Sunderland's Rodwell determined to prove that 'injury prone' tag is unfair and misguided (From The Advertiser Series)
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Sunderland's Rodwell determined to prove that 'injury prone' tag is unfair and misguided
WHENEVER Jack Rodwell is discussed, the midfielder’s injury record is never far from the debate. But as Chief Sports Writer Scott Wilson discovered when he sat down with Sunderland’s new £10m signing, the popular image of Rodwell is seriously misplaced
OVER time, certain players find that their names become attached to certain adjectives. Any description of Lee Cattermole is generally preceded by the term “tough-tackling”. John Terry is “passionate” or “committed”. Hatem Ben Arfa is “mercurial” in his better moments or “inconsistent” in his fallow spells.
Jack Rodwell, who completed a £10m move from Manchester City to Sunderland earlier this week, is invariably described as “injury-prone”. Type the midfielder’s name into Google, and the first three archived stories that appear feature the phrases “injury-hit career”, “injury blighted” and “badly affected by injury”.
Away from Wearside, the major talking point in the wake of this week’s transfer wasn’t that Sunderland had persuaded a young England international to turn down eight other Premier League clubs in order to move to the Stadium of Light, it was that the Black Cats had gambled an eight-figure fee on a crock.
In the cut-and-dried world of football, however, popular perception can often bear precious little resemblance to reality. It is true that in his two years as a Manchester City player, Rodwell made just seven Premier League starts, the most recent of which came in a goalless draw with Stoke City in September 2013. It is also true that he suffered a succession of hamstring problems that straddled the end of his Everton career and early days at City, and that even forced him to trade in his sports car in case the low-slung style was exacerbating the injuries.
However, his lack of playing time last season was purely because Manchester City boss Manuel Pellegrini chose not to select him, and he has only been unavailable for three weeks out of the last year-and-a-half. He would happily have spent the second half of last season playing on loan had City not blocked a number of proposed moves, and has not missed a single second of pre-season training in either Manchester or Wearside this summer. Hardly the record of a perennial absentee.
“Last season, I was probably injured less than pretty much any other member of the Manchester City team,” said Rodwell. “Over the course of the whole season, I was injured for about three weeks.
“That might surprise quite a lot of people because they probably didn’t see my name on the team sheet and just assumed I must be injured.
“In the first season (at City) I did have a few injuries, but last season I was fit and available for 47 out of the 57 games. And the ones I missed all came in a three-week period. I feel fit, but I’ve been fit for a year-and-a-half now. I’m just ready to go.”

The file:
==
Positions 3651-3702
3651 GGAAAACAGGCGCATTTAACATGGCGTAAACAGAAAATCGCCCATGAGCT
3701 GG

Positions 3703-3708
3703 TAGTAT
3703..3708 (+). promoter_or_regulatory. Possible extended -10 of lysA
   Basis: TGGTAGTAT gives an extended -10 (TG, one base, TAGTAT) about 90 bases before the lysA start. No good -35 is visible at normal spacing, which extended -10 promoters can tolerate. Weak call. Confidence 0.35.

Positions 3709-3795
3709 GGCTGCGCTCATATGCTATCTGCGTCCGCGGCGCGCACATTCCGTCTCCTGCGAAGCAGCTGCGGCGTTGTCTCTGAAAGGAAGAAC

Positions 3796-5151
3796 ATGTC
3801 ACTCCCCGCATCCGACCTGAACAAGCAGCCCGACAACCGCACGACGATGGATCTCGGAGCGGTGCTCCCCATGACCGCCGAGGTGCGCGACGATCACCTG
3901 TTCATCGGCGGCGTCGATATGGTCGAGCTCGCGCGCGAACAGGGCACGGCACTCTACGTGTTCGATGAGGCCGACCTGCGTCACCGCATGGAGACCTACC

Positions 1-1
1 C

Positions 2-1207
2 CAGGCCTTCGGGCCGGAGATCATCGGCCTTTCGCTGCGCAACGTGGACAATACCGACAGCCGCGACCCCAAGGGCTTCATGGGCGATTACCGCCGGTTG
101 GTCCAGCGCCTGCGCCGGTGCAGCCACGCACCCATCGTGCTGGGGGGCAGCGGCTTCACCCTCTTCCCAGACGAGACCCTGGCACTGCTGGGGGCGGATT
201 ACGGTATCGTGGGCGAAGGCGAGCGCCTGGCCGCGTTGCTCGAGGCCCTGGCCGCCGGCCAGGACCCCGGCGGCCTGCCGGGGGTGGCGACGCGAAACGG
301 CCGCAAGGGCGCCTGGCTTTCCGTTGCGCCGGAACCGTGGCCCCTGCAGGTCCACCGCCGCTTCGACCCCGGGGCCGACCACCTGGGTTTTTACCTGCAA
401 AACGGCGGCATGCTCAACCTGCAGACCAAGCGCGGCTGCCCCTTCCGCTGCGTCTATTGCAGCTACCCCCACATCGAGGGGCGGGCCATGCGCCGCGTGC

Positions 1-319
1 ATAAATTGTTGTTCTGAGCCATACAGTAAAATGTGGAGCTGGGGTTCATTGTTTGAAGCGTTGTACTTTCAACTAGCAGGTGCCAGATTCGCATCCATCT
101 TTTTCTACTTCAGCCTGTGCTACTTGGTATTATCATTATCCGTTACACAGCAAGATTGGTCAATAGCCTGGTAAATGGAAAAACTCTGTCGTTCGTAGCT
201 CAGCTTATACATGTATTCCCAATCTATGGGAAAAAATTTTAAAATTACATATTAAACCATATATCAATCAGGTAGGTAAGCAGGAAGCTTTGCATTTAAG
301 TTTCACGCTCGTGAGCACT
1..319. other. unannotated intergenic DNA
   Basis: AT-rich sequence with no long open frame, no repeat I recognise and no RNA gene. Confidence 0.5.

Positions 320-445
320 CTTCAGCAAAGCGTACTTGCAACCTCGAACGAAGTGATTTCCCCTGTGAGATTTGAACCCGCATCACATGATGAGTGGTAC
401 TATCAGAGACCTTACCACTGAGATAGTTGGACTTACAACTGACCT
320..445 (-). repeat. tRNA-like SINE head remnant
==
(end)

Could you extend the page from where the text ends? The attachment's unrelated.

Rodwell insists that the perception of injury problems does not affect him, but his failure to make a positive impression at the Etihad Stadium has clearly left a considerable mark.
A leading North-East football scout has described the Southport-born midfielder as the most talented player in Europe at the age of 16, and he appeared to have the world at his feet when he made his Premier League debut at the Stadium of Light two days before his 17th birthday.
He spent five seasons cultivating his reputation at Everton, earning three full England caps in the process, and looked set to be one of the stars of the English game when he moved to Manchester City in the summer of 2012. Instead, his dream move quickly became a nightmare.
“In the first season under (Roberto) Mancini, when I was fit, he was playing me,” said Rodwell. “I spoke to him just before they let him go, and he was telling me about his future plans and I was a big part of them.
“I was actually playing quite a bit of football under him, but then the new manager (Pellegrini) came in with his own ways, and he bought his own players. It was difficult in the second season for me to play.
“It was difficult because you want to be playing football. Since coming back at the start of pre-season, I had in the back of my head that I wanted to get out. There were new signings coming in, midfielders, and it was really in my head that I had to do something about it.”
Adam Johnson, who trod an identical path from the Etihad Stadium, tells a similar story, and has claimed it is practically impossible for a young English player to force their way into the first team at Manchester City.
Johnson has said he would counsel against any emerging English talent moving to the Etihad, so having experienced similar frustrations, would Rodwell offer similar advice?
“Just because you’re English and young, it doesn’t mean you’re not going to play for Manchester City,” he said. “I would never say, ‘Don’t sign’, but I would say, ‘Just weigh up your options and ask yourself if you want to be playing regularly’.”
So does that mean Rodwell regrets his own move to Manchester, and the two years of his career which have effectively been lost?
“No, you can’t look at things like that,” he said. “If I hadn’t made the move, I might have encountered problems at Everton. You can’t look back in life and say, ‘I should have done this’ or, ‘I should have done that’. If Mancini hadn’t left, I would probably still be at City now.”
Nevertheless, Rodwell has moved to the North-East determined to make up for lost time, and keen to become reacquainted with the trials and tribulations of regular first-team football.
“For me, it’s all about playing regularly now because I’ve had a couple of seasons without doing that,” he said. “I need to get back on it, and I feel that this is the perfect club to take me forward.”